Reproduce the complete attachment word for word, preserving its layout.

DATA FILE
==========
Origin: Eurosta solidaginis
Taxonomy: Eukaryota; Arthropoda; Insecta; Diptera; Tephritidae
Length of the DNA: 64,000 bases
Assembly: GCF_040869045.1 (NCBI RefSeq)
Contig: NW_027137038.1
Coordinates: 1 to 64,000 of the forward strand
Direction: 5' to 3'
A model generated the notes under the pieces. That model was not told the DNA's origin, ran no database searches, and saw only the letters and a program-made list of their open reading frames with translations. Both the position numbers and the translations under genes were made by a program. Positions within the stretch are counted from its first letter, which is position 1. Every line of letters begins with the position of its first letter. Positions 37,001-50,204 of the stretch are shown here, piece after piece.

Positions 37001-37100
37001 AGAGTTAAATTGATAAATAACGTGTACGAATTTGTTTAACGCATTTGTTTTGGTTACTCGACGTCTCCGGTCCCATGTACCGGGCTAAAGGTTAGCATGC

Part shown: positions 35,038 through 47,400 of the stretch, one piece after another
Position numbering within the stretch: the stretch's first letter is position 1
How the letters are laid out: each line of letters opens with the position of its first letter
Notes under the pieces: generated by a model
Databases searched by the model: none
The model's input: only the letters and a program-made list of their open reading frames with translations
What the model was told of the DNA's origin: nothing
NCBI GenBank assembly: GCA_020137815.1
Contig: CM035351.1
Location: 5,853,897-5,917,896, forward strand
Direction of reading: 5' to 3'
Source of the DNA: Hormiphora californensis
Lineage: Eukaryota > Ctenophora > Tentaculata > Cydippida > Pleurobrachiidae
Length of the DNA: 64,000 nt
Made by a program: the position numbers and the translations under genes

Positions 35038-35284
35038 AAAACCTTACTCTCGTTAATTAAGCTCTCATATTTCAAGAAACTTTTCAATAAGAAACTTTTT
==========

Origin: Eurosta solidaginis
Taxonomy: Eukaryota; Arthropoda; Insecta; Diptera; Tephritidae
Length of the DNA: 64,000 bases
Assembly: GCF_040869045.1 (NCBI RefSeq)
Contig: NW_027137038.1
Coordinates: 1 to 64,000 of the forward strand
Direction: 5' to 3'
A model generated the notes under the pieces. That model was not told the DNA's origin, ran no database searches, and saw only the letters and a program-made list of their open reading frames with translations. Both the position numbers and the translations under genes were made by a program. Positions within the stretch are counted from its first letter, which is position 1. Every line of letters begins with the position of its first letter. Positions 37,001-50,204 of the stretch are shown here, piece after piece.

Positions 37001-37100
37001 AGAGTTAAATTGATAAATAACGTGTACGAATTTGTTTAACGCATTTGTTTTGGTTACTCGACGTCTCCGGTCCCATGTACCGGGCTAAAGGTTAGCATGC

Part shown: positions 35,038 through 47,400 of the stretch, one piece after another
Position numbering within the stretch: the stretch's first letter is position 1
How the letters are laid out: each line of letters opens with the position of its first letter
Notes under the pieces: generated by a model
Databases searched by the model: none
The model's input: only the letters and a program-made list of their open reading frames with translations
What the model was told of the DNA's origin: nothing
NCBI GenBank assembly: GCA_020137815.1
Contig: CM035351.1
Location: 5,853,897-5,917,896, forward strand
Direction of reading: 5' to 3'
Source of the DNA: Hormiphora californensis
Lineage: Eukaryota > Ctenophora > Tentaculata > Cydippida > Pleurobrachiidae
Length of the DNA: 64,000 nt
Made by a program: the position numbers and the translations under genes

Positions 35038-35284
35038 AAAACCTTACTCTCGTTAATTAAGCTCTCATATTTCAAGAAACTTTTCAATAAGAAACTTTTT